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Jetzt kostenlos anmelden**Combining functions **is one way to manipulate functions in AP Calculus. It allows us to create new functions from existing ones. While most of combining functions are the result of algebraic operations (think addition/subtraction and multiplication/division), another way of combining functions is a new method we will discuss called **composition of functions**.

In this article, we cover all things related to the combining and composing of functions.

- Arithmetic combinations of functions
- Function composition
- Combining piecewise functions
- Combining functions: examples and real-world applications

We can create a new function by adding, subtracting, multiplying, or dividing functions, just like how these operations form a new number.

The **combination of functions** is the act of combining multiple functions into a single function. This usually entails using basic **mathematical operators **such as addition or multiplication.

To start, let's take a look at the easier way to combine functions: **arithmetic combination**** of functions**.

**Arithmetic combination of functions** is the creation of new functions by combining existing functions using basic arithmetic operations such as: addition, subtraction, multiplication, and division.

Just as numbers can be added, subtracted, multiplied, and divided, we can use these same operations on functions!

Consider the functions \(f(x) = 2x + 1\) and \(g(x) = 3x +2\).

What happens when we combine them by addition?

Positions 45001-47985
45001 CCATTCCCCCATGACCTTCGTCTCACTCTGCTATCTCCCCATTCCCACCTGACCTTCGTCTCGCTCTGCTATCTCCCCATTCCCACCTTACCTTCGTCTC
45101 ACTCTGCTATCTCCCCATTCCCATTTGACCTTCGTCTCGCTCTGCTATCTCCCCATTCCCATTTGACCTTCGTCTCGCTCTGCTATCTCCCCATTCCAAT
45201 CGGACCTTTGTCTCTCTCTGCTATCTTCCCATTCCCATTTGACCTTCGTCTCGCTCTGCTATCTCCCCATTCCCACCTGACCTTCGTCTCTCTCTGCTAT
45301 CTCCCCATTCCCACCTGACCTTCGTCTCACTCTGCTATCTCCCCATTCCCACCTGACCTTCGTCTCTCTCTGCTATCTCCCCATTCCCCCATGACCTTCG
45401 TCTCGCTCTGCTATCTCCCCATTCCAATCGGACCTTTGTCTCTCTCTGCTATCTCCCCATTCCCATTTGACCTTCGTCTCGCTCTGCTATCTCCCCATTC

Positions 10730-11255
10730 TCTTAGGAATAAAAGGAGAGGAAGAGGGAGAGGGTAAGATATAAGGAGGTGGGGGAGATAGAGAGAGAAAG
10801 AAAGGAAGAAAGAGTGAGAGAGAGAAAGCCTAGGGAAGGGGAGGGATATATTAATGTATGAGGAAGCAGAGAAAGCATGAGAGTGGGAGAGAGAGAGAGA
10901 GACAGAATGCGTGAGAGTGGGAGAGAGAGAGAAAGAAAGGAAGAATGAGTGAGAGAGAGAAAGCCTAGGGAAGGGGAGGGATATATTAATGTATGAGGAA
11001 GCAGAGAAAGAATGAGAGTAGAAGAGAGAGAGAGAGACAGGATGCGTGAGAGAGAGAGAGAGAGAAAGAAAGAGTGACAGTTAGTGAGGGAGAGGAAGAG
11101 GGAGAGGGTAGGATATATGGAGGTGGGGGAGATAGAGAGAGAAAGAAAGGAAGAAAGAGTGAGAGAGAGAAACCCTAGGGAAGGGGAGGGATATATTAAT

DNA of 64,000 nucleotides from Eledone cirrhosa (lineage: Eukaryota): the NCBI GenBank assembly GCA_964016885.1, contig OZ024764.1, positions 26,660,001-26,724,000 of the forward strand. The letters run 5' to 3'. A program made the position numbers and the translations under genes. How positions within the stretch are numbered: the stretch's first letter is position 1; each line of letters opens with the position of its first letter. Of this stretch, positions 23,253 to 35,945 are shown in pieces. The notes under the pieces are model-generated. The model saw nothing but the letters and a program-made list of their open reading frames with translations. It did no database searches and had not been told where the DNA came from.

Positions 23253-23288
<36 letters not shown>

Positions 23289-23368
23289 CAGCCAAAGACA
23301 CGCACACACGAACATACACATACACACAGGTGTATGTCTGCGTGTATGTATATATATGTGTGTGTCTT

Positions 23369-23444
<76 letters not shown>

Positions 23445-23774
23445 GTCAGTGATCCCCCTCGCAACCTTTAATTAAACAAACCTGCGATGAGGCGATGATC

\[(f+g)(x) = f(x) + g(x)\]

Now we can substitute each of the functions.

\[(f + g)(x) = (2x +1) + (3x +2)\]

And finally, collect like terms.

\[(f + g)(x) = 5x + 3\]

Let's consider the same functions again, \(f(x) = 2x + 1\) and \(g(x) = 3x +2\).

What happens when we combine them by subtraction?

\[(f-g)(x) = f(x) - g(x)\]

Now we substitute the functions as before.

\[(f - g)(x) = (2x +1) - (3x +2)\]

And we can collect like terms.

\[(f - g)(x) = -x - 1\]

Let's consider the functions \(f(x) = 2x + 4\) and \(g(x) = x + 2\)

What happens if we multiply them together.

\[(fg)(x) = f(x) \cdot g(x)\]

And substitute in the functions.

\[(fg)(x) = (2x + 4)(x+2)\]

We then multiply out the brackets.

\[(fg)(x) = 2x^2 + 4x + 4x + 8\]

And again we can collect like terms.

\[(fg)(x) = 2x^2 + 8x + 8\]

Let's consider the functions \(f(x) = 2x + 4\) and \(g(x) = x + 2\) once again.

What happens when we combine them by division.

\[(\frac{f}{g})(x) = \frac{f(x)}{g(x)}\]

And substitute in the functions.

\[(\frac{f}{g})(x) = \frac{2x+4}{x+2}\]

Then we simplify algebraically. In the case of these functions, we find a common factor and divide through.

\[(\frac{f}{g})(x) = \frac{2(x+2)}{x+2}\]

\[(\frac{f}{g})(x) = 2\]

In most precalculus maths, the main object we study is numbers. While we also study overall patterns as seen in functions and equations, this usually occurs through examining the numbers themselves.